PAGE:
Fire­man Trev fired up about his job

Central and North Burnett Times - - OVER 50S - Noel Thomp­son noel.thomp­

Trevor Keiler My scari­est job was a house fire on a ru­ral prop­erty where there was a large quan­tity of am­mu­ni­tion and gun­pow­der and when we ar­rived the house was fully in­volved.

MOST peo­ple in Eidsvold would think of Trevor Keiler as that bloke out there at the RACQ garage, or the RACQ man who runs the work­shop on the edge of town.

But Trevor Keiler is re­ally the guy keep­ing us safe and sound in our home.

He is ready to get his gear on, get in his truck and save a life, fight a fire or help out the ambo.

This quiet achiever has just re­ceived another award for his de­vo­tion and his work ethic – the Achieve­ment Medal­lion was pre­sented to him in Gympie last week.

Mr Keiler is a qui­etly-spo­ken man who says his work with the Queens­land Fire and Emer­gency Ser­vice is a pas­sion.

“I started my fire bri­gade ca­reer with the Mun­dub­bera/Eidsvold Fire Bri­gade Board in 1980 un­der the then Fire Chief Len Nel­son and then Max McCauley who was fa­tally in­jured in a plane crash,” he said.

“I re­placed Max around 1988.

“My scari­est job was a house fire on a ru­ral prop­erty where there was a large quan­tity of am­mu­ni­tion and gun­pow­der and when we ar­rived the house was fully in­volved.

“We ran hoses out to add wa­ter to the north­ern tip of the house and pre­vent the work­shop catch­ing fire.

“Almost straight away bul­lets started ex­plod­ing so we re­treated. The bul­let shells were hit­ting the fire truck so we packed up the hoses and moved be­hind the ma­chin­ery shed.”

The lo­cal fire ser­vice has an al­lo­ca­tion of 10 fire­fight­ers, but only seven po­si­tions are filled at the mo­ment, so the team is seek­ing suit­able peo­ple will­ing to help.

Mr Keiler said peo­ple might not re­alise that the fire ser­vice was not just about putting out fires.

That is a small part of what it does.

“If there is a fuel leak, a gas leak or any kind of hazardous ma­te­rial in­ci­dent we re­spond and con­trol or make safe,” Mr Keiler said.

“We write per­mits to burn and con­duct haz­ard re­duc­tion burns in and around town.

“We work and train along­side the State Emer­gency Ser­vice, the Queens­land Am­bu­lance Ser­vice, Ru­ral Fire Ser­vice, po­lice and coun­cil so in an emer­gency we know all con­tacts, equip­ment, and ca­pa­bil­i­ties of the emer­gency ser­vices as a group.”

Mr Keiler’s re­spon­si­bil­i­ties also in­clude help­ing am­bu­lance of­fi­cers re­move peo­ple from farm or in­dus­trial ac­ci­dents, which might be as sim­ple as cut­ting a belt to re­move a stuck fin­ger, to us­ing cut­ting and lifting equip­ment.

“We are re­spon­si­ble for road crash res­cue and I have al­ways had good out­comes... where we get trapped peo­ple out of crashes and into am­bu­lances,” he said.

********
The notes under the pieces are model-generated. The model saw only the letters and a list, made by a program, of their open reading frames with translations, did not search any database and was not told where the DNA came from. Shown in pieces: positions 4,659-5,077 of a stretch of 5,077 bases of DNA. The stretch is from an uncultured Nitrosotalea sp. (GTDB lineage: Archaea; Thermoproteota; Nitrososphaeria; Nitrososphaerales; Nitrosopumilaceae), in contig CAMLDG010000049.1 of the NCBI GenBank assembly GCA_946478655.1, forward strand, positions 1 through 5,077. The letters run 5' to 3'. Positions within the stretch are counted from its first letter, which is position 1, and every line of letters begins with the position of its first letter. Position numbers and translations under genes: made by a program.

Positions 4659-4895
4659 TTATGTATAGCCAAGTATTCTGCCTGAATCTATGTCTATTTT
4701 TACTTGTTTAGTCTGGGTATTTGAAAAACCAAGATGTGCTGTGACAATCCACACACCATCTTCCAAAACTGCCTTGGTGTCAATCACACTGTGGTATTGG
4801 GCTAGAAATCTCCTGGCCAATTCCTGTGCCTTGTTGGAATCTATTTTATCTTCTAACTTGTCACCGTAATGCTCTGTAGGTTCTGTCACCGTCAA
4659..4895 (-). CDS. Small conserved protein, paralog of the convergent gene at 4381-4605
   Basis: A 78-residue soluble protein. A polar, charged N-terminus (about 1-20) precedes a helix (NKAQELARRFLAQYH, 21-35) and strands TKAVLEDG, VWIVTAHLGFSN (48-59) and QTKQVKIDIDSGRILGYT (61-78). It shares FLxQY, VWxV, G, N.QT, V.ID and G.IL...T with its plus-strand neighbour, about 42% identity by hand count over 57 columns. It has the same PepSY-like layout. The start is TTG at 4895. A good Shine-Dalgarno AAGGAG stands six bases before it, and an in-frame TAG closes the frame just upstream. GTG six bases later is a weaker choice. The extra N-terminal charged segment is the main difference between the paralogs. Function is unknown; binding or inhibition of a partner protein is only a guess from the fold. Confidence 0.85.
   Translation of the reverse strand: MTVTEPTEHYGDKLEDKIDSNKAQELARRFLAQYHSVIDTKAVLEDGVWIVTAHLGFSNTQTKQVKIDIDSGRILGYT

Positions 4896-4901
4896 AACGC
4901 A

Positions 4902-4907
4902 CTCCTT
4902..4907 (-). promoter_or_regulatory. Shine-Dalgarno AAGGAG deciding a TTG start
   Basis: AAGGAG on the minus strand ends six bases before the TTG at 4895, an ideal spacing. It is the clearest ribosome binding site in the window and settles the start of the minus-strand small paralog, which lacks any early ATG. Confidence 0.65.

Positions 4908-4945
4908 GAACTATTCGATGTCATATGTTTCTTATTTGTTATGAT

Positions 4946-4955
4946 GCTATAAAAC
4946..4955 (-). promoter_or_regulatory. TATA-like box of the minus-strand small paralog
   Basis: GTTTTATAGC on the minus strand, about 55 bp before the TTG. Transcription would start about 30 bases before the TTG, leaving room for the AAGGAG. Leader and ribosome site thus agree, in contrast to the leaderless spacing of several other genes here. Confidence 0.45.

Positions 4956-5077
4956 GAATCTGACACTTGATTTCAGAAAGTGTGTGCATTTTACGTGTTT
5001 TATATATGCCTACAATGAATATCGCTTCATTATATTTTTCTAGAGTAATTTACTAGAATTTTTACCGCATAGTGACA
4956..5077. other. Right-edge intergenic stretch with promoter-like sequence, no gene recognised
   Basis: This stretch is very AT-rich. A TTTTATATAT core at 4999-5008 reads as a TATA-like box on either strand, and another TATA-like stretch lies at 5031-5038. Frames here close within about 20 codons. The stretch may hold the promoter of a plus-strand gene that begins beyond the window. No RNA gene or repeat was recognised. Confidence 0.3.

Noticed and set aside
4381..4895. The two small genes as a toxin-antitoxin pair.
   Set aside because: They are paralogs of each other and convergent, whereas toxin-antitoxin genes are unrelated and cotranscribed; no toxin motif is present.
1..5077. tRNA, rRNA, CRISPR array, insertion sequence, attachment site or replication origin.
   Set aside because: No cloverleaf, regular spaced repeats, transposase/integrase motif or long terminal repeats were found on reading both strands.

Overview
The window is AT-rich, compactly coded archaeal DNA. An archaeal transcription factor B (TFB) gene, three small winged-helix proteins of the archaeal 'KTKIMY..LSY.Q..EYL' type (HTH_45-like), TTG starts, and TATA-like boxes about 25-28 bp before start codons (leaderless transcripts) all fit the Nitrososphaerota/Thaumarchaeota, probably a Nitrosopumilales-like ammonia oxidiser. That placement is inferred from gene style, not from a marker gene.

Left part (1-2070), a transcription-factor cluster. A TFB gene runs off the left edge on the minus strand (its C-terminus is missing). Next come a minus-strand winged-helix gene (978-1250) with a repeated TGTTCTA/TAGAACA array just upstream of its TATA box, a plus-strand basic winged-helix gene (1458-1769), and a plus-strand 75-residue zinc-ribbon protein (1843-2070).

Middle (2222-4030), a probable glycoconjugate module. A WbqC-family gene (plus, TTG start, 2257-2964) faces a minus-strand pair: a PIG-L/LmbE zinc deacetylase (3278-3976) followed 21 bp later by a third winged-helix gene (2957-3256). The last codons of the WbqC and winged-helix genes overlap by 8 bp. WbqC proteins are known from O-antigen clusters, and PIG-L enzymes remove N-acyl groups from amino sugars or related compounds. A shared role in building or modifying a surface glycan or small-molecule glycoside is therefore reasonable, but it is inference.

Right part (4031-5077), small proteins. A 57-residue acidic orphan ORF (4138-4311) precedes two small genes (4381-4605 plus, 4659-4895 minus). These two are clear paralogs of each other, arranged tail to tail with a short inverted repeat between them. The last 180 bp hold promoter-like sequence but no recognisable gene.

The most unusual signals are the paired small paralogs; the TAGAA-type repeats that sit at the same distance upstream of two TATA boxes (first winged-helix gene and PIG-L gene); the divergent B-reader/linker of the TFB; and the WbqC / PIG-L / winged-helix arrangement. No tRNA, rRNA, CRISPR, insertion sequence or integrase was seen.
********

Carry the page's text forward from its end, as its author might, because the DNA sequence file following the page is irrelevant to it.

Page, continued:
“I have also on a few oc­ca­sions had an am­bu­lance chopper land on scene at a road crash to take peo­ple di­rectly to a city hos­pi­tal for in­ten­sive care.

“My first road crash res­cue was a truck rollover and an el­derly man was badly in­jured and trapped by the lower legs in the truck ly­ing on its side.

“We cut the roof and peeled it back and started re­mov­ing the dash. There was a large plas­tic esky wedged on the floor and we were sur­prised as a blue cat­tle dog bolted out and didn’t stop. She ran into the nearby pad­dock.

“The man made a full re­cov­ery.”

When Mr Keiler started with the fire bri­gade many years ago he only put wa­ter on fires. Now he does fire safety in­spec­tions in food shops, pubs and mo­tels.

He in­spects fire hose reels, ex­tin­guish­ers, tests dates, staff train­ing records and all fire safety ex­er­cises and con­trol burns. He also per­forms pub­lic ed­u­ca­tion.

Mr Keiler also vis­its schools in Eidsvold and Aber­corn to ed­u­cate Prep to Year 2 stu­dents about evac­u­a­tion, stop drop and roll, smoke alarms and fire safety sto­ries.

“When I started in the fire bri­gade we had a Fal­con ute and had a VW­mo­tor pow­er­ing a pump on a trailer and we sat in the back of the ute, we never car­ried wa­ter like we can now,” he said.

“We then pro­gressed to a truck where four sat in front and the rest stood on a 200mm wide step on the rear and we hung on to hand rails. The truck is in the Eidsvold mu­seum.”


MAN OF MANY TAL­ENTS: Trevor Keiler says there are many more roles in­volved with be­ing a fire­man than many peo­ple re­alise.

Newspapers in English

Newspapers from Australia

© PressReader. All rights reserved.